Sunday, July 22, 2007

Pan's Labyrinth

I've commented several times about fairy tales and particularly how individuals like C. S. Lewis, J. R. R. Tolkien, and others who prefer initials over first names have argued that fairy tales function best for adults. Tolkien suggested that adults in fact have more need of fairy tales than do children in large part because adults are more aware of the confusion, fear, and uncertainty that comes along with the world. Whereas the child may fear the imaginary monster under the bed, adults often have to contend with things that are truly fearful and not imaginary at all. (Unfortunately, increasing numbers of children today are forced to do the same).

So I find it interesting that Hollywood has taken in recent years to providing fairy tales for adults. I think of M. Night Shyamalan's tale Lady in the Water, an adult fairy tale addressing the need for faith and community. Or more recently, Pan's Labyrinth. This is a Spanish film that has garnered significant attention here in the US. It is very much a fairy tale movie, but in no way suitable for children -- even though the main character is a young girl.

The movie is set against the back drop of the Spanish Civil War and deals with a young girl whose life is in disarray. She has been moved to a military camp because her mother recently married the leader of the camp. This girl (whose name in the film escapes me) has to contend not only with the violence of the war but with a step-father who is cold and violent. What helps her cope is a fairy tale. She believes that a fairy has visited her and led her to a labyrinth where she learns that in fact she is the daughter of an immortal fairy king, the lost princess, who must complete a series of tasks and prove her worthiness before she will be allowed to return to her father's wonderful kingdom.

The movie is moving and tragic, but what captivates is the intriguing interplay between the real world with all its horrors and the fairy tale world that only this girl can see. Is her fairy tale world real or imagined? The movie is somewhat unclear on this, but what it presents in a crystal clear fashion is the importance of stories and fantasy. It illustrates how fantasy stories can function to help us cope with the harsh realities of life.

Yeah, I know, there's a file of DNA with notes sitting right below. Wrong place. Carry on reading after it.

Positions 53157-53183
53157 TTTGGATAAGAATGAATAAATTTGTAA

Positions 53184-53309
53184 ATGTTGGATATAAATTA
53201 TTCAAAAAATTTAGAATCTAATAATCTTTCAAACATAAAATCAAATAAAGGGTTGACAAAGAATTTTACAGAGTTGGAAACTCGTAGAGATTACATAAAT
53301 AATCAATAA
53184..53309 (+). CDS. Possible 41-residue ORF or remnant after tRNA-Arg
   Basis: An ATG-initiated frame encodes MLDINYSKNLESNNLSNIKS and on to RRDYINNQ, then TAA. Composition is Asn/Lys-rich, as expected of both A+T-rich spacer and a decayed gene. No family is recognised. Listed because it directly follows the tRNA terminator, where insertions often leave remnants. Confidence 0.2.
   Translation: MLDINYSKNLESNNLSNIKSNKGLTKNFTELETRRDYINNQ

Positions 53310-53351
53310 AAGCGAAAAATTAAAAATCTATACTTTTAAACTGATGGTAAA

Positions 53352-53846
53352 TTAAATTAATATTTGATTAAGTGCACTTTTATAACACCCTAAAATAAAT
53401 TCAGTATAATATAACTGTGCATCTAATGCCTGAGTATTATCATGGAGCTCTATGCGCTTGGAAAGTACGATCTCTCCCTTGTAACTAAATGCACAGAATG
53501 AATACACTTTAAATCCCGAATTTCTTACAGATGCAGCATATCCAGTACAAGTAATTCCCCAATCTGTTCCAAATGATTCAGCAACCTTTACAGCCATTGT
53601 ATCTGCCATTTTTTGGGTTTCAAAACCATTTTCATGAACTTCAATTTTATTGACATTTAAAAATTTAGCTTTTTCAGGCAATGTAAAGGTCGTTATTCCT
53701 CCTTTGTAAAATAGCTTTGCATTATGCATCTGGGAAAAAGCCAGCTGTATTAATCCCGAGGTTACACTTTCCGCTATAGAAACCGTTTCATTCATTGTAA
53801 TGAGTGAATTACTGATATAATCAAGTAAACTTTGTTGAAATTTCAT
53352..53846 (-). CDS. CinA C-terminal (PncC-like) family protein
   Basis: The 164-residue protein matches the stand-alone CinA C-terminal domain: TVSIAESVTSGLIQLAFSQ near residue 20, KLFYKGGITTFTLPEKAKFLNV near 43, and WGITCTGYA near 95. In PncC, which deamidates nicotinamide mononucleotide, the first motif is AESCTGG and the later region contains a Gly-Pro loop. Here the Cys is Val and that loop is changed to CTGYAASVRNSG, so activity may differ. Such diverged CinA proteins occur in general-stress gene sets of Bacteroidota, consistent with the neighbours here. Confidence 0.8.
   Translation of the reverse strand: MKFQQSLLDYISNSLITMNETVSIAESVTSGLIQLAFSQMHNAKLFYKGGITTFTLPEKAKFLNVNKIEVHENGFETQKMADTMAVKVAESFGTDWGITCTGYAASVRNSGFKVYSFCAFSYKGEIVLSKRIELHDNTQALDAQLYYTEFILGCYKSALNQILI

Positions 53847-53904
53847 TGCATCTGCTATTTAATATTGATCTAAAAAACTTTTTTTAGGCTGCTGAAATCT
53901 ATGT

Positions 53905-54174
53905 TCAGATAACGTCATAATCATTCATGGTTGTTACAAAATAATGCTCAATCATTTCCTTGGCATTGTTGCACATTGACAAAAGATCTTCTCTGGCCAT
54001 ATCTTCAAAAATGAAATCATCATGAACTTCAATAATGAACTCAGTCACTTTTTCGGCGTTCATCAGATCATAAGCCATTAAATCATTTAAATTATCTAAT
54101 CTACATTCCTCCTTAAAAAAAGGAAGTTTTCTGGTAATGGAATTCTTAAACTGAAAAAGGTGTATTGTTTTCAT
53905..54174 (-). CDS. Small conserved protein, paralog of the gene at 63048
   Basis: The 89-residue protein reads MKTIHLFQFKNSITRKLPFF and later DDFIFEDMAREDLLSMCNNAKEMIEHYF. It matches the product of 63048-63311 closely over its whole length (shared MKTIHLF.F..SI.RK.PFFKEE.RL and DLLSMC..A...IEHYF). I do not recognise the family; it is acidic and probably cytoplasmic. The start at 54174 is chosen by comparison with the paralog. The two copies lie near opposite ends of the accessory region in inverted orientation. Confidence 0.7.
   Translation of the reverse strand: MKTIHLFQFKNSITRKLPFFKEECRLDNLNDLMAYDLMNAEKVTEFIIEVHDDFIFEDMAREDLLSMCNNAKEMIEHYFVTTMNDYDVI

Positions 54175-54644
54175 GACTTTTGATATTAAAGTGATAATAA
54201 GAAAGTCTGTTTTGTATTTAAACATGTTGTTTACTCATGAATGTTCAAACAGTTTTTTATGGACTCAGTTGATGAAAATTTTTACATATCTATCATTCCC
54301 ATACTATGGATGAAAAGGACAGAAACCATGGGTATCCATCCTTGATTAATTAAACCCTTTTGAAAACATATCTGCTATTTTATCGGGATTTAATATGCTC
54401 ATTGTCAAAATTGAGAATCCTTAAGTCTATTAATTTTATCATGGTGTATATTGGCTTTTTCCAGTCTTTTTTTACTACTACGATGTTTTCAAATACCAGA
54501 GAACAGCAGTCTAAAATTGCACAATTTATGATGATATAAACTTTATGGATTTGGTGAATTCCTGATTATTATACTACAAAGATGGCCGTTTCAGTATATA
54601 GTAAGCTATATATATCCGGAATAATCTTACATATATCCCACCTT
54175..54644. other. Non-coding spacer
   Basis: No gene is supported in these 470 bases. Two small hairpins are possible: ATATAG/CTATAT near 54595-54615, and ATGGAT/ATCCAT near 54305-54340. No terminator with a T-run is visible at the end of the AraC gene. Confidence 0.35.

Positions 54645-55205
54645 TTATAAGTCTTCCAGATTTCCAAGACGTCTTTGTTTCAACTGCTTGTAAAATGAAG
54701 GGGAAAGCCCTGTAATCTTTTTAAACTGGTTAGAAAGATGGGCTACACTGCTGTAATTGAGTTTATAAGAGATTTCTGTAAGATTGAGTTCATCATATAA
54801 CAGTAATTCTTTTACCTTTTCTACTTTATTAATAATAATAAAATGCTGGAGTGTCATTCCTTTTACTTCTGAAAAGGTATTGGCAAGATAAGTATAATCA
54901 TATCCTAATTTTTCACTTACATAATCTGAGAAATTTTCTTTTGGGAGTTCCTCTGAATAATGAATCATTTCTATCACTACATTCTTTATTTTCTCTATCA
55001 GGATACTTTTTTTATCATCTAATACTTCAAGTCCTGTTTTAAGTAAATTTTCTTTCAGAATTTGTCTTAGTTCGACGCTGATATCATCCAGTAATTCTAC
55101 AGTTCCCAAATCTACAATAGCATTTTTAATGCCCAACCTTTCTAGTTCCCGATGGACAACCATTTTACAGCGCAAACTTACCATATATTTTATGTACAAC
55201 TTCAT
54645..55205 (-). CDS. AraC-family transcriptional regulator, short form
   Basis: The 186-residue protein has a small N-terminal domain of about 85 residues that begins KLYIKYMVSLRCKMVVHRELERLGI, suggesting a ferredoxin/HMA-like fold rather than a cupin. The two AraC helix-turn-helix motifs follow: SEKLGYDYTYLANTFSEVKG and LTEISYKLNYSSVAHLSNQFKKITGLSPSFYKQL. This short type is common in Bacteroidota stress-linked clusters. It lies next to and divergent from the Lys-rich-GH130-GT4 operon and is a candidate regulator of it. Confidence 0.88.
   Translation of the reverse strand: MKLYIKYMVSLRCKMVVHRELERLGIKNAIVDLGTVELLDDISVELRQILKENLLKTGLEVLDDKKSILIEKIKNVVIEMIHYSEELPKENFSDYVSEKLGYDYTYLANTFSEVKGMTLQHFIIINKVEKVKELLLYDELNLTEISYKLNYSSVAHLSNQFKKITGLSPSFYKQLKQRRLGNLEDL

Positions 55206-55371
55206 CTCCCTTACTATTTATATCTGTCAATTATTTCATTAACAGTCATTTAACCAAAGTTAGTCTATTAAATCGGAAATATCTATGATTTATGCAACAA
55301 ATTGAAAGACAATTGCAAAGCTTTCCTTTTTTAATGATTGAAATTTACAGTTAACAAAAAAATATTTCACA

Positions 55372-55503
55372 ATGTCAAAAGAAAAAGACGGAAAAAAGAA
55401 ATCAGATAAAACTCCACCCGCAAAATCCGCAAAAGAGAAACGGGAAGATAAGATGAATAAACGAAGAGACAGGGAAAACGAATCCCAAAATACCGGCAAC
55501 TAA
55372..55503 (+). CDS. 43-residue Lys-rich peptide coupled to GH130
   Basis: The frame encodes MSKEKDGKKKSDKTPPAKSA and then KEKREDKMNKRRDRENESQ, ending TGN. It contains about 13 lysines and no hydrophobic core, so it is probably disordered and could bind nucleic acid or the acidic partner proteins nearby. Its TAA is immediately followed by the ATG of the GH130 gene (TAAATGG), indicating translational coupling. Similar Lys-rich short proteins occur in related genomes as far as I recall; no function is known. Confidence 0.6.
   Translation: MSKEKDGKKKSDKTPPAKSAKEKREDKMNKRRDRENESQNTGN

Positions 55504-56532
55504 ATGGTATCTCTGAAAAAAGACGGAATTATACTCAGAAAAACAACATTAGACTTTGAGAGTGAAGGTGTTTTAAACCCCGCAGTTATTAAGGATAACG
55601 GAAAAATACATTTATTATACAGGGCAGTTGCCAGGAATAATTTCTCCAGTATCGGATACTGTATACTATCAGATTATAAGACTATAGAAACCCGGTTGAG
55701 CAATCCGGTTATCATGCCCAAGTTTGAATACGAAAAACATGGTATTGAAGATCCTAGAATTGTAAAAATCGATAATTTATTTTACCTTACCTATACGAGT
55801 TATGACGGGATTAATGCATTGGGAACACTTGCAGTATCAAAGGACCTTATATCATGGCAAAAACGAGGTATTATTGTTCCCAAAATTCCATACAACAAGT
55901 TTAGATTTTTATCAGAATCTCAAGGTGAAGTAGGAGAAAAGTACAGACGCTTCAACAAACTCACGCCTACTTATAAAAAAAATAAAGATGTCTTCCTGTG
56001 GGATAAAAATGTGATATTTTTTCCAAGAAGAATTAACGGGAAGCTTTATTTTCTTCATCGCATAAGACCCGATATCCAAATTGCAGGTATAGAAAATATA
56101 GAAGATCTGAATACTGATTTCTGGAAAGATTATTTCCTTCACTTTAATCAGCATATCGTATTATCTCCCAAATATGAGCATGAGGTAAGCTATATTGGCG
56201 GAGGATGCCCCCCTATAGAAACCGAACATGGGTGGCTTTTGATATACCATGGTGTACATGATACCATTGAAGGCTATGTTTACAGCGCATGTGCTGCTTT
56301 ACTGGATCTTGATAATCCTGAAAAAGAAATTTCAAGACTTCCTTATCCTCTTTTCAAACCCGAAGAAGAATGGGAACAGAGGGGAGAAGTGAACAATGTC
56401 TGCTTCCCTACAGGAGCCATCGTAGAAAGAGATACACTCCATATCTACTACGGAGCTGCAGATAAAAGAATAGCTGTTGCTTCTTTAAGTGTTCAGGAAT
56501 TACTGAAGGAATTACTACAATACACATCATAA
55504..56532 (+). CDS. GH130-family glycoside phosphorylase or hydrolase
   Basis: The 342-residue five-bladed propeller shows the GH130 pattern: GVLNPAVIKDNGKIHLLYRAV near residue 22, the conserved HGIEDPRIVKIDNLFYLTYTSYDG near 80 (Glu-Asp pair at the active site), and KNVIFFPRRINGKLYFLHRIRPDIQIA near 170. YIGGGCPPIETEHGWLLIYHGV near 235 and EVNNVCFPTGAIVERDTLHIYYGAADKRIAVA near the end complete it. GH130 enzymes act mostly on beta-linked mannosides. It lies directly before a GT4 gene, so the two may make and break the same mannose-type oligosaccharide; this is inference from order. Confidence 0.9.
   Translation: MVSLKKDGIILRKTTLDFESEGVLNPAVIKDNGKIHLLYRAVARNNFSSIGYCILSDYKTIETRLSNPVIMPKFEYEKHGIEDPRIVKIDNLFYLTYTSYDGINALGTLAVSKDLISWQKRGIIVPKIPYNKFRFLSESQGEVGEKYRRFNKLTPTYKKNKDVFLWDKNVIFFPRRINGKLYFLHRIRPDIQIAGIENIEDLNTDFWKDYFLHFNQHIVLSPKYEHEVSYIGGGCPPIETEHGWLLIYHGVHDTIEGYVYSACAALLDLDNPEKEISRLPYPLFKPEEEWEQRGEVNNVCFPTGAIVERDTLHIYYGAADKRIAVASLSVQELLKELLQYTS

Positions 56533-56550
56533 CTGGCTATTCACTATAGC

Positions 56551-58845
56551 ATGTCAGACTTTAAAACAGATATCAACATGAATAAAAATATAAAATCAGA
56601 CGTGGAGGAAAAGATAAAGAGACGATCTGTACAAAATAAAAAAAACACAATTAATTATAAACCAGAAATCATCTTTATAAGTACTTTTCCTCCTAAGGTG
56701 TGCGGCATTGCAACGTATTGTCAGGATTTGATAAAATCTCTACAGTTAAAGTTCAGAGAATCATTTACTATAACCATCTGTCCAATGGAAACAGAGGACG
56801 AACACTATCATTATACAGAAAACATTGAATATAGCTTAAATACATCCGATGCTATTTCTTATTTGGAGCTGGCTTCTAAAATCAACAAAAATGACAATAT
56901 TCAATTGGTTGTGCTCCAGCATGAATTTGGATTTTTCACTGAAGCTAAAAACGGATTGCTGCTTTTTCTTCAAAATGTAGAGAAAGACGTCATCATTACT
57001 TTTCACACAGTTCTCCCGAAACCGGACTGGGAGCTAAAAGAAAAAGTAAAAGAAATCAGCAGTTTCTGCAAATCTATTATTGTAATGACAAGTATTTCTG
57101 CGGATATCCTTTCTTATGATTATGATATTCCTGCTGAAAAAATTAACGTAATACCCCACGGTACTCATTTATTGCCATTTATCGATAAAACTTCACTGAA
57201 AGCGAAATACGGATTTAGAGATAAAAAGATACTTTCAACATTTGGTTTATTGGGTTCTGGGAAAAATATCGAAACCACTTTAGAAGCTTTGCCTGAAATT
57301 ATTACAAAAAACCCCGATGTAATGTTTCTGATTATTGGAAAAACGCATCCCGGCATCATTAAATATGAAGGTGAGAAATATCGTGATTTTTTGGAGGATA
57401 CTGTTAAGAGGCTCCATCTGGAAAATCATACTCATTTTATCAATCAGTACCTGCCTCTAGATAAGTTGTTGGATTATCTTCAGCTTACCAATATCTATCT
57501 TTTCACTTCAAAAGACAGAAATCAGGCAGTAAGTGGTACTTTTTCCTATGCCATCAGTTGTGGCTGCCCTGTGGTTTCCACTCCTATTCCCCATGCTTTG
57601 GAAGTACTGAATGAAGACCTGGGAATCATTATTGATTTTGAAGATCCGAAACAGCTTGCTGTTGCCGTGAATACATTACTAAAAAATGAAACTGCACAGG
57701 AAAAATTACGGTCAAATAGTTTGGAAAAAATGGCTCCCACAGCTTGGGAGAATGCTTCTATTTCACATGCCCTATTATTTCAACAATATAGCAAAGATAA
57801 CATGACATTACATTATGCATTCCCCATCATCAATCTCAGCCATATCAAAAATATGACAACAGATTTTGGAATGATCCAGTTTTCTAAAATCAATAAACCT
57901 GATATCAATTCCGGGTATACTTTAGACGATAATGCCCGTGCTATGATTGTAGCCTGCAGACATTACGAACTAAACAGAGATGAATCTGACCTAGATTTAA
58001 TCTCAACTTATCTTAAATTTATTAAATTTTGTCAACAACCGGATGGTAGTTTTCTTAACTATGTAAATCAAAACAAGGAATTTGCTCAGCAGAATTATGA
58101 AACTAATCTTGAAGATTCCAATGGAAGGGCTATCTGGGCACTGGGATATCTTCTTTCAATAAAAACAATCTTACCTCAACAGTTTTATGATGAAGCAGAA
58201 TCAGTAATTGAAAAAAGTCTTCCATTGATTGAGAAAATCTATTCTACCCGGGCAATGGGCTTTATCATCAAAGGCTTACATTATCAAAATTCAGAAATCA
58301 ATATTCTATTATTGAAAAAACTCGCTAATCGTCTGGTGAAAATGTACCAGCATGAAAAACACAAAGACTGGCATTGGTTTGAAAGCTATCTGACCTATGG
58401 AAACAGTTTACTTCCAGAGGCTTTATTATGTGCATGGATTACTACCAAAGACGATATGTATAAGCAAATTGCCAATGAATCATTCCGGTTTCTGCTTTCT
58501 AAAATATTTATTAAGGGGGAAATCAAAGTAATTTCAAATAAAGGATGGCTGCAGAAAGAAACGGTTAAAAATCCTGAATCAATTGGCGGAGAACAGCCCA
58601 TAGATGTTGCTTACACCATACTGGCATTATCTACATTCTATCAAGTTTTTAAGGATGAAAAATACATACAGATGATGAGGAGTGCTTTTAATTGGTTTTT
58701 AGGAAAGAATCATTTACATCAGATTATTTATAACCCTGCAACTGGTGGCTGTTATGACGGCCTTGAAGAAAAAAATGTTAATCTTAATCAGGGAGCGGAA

There is also an interesting parallel, whether intended or not, between the story of this girl's struggle and the gospel story. She believes she has a loving, immortal father in a kingdom beyond this world. If she shows herself to be faithful, she will join him in that kingdom. Does she make it? Well, you'll have to watch the movie for that. Be forewarned though: as in the best fairy tales and also as in life, not everyone lives happily ever after.

Monday, July 16, 2007

Samson or Spider-Man?

This morning I was reading America's newspaper of choice and it informed me that Wal-Mart will soon be selling religious action figures. For a mere $7 your child (or yourself for that matter) can soon be reenacting Daniel not getting eaten in the lion's den. Or for $20 you can purchase a 14 inch Goliath or Samson action figure in case your child wants to exercise his or her latent He-Man or Power Rangers muscles.

I find myself bothered by this on many levels. As a whole there is a lot of American Christianity that is fairly shallow to begin with and this just drains a few more inches out of the pool. This is troubling enough. But when David Socha, CEO of One2believe, stated that the purpose of these biblical action figures is to provide a faith-based alternative to the likes of Spider-Man, they crossed the line.

The article states that they want to offer options for parents who would rather have their children play with a Samson figure than Spider-Man because "parents want to give kids wholesomeness." I will pause for a moment and let that sink in. If nothing in that statement bothers you, then perhaps you are not familiar with the Samson story.

Let's compare Samson and Spider-Man for a moment. Spider-Man is driven by a profound sense of moral responsibility; Samson is driven primarily by the need for revenge against anyone who has slighted him. Spider-Man's motto is that "with great power comes great responsibility"; Samson's motto essentially is "I did to them what they did to me" (Judges 15:11). Samson violently slaughtered over a thousand people, often with no more justification than that they ticked him off. Even at the end, Samson's prayer to God to help him kill all the Philistines is mainly a prayer for God to grant him revenge for his eyes. Spider-Man by contrast has always refused to kill anyone -- no matter what the cost to himself. Samson was a notorious womanizer known to dally with prostitutes, while Spider-Man, throughout his comic-book marriage to Mary Jane, has remained faithful to her through thick and thin. Is the model that Samson provides really the one we want our children to emulate?